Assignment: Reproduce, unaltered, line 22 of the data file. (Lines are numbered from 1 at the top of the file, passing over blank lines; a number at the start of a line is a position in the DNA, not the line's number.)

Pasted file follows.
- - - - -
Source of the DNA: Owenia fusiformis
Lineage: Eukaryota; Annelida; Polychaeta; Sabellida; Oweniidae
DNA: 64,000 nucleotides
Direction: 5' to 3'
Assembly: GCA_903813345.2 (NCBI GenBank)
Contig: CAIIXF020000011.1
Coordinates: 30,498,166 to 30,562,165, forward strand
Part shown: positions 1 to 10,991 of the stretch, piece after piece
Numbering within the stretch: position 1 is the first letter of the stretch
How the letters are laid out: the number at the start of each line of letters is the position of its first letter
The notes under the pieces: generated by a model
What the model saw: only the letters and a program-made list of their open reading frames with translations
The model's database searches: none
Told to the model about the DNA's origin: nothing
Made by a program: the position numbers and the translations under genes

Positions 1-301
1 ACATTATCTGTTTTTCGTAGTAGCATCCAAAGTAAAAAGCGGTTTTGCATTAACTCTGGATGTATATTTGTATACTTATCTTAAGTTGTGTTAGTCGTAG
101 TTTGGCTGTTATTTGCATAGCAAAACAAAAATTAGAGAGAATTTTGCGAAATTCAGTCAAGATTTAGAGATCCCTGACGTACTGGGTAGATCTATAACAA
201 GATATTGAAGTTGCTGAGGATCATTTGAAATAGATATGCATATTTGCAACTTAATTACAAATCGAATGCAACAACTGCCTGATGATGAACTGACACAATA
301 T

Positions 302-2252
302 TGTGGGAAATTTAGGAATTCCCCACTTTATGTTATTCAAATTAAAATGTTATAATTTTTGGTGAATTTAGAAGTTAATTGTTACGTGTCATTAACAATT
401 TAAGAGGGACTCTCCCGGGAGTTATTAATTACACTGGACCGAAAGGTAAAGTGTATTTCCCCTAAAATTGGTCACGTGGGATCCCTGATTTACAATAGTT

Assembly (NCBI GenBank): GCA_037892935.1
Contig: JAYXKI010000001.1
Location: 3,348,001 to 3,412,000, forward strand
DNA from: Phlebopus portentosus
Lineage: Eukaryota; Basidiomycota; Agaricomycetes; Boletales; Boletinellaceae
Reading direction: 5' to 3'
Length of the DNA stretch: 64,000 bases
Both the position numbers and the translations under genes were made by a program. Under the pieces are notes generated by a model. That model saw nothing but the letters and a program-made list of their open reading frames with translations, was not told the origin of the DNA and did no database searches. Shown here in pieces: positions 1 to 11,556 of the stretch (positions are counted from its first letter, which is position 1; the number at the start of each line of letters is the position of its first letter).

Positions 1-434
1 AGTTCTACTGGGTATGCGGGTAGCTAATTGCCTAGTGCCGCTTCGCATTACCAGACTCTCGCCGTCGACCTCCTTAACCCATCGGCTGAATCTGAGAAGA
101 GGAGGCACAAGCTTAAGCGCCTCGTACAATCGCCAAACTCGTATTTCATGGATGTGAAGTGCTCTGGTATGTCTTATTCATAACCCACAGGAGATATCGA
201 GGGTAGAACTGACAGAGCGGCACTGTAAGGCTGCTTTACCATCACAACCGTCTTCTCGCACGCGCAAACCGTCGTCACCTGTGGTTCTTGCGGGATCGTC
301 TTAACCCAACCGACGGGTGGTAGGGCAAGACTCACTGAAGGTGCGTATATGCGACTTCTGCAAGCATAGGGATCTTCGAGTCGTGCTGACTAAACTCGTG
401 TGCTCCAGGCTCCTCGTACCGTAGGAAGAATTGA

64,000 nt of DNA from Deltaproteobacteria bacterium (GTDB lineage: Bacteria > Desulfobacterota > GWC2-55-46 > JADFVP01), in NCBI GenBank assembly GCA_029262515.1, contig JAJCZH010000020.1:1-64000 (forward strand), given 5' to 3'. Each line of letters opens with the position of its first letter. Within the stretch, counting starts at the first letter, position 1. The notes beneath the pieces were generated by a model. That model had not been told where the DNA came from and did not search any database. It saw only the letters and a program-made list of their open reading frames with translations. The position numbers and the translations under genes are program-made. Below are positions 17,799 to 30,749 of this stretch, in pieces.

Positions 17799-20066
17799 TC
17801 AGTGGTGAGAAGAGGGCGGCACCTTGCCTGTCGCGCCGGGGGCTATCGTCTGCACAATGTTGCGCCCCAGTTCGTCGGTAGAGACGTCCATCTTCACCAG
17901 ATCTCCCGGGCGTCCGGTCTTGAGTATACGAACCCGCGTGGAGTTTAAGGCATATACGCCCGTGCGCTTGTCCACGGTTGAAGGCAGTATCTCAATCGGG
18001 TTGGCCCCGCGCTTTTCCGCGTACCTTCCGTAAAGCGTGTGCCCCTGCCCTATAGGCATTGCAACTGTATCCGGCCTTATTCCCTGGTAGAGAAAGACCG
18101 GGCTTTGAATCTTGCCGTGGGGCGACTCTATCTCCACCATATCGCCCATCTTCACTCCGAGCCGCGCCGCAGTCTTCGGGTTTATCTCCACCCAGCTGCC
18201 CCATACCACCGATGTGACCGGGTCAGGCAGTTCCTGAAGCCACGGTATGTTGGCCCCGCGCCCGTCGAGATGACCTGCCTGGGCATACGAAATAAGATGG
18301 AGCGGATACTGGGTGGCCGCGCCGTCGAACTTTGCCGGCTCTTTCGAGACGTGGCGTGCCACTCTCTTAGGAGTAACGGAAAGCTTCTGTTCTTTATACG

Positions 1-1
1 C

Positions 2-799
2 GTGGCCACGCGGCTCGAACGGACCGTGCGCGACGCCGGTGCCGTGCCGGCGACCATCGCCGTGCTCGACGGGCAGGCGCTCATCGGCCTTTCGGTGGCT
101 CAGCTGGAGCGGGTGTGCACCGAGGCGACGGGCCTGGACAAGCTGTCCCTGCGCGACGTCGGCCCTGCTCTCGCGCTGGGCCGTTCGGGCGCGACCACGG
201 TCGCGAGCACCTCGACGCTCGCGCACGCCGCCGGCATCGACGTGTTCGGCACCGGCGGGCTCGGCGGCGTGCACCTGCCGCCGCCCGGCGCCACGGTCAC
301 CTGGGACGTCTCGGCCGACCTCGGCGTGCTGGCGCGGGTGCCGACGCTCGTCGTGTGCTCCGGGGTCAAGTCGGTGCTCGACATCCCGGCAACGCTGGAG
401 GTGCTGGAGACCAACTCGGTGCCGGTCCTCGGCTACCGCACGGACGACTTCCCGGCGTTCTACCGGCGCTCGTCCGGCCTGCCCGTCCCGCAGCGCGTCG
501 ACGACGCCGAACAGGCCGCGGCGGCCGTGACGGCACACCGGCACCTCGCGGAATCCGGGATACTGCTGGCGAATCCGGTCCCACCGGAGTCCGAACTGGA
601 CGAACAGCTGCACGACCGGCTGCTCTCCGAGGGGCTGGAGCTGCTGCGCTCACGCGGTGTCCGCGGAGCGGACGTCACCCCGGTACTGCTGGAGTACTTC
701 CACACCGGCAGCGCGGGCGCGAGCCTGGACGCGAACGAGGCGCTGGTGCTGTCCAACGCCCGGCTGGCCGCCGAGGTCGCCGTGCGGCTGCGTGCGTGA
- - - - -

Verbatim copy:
302 TGTGGGAAATTTAGGAATTCCCCACTTTATGTTATTCAAATTAAAATGTTATAATTTTTGGTGAATTTAGAAGTTAATTGTTACGTGTCATTAACAATT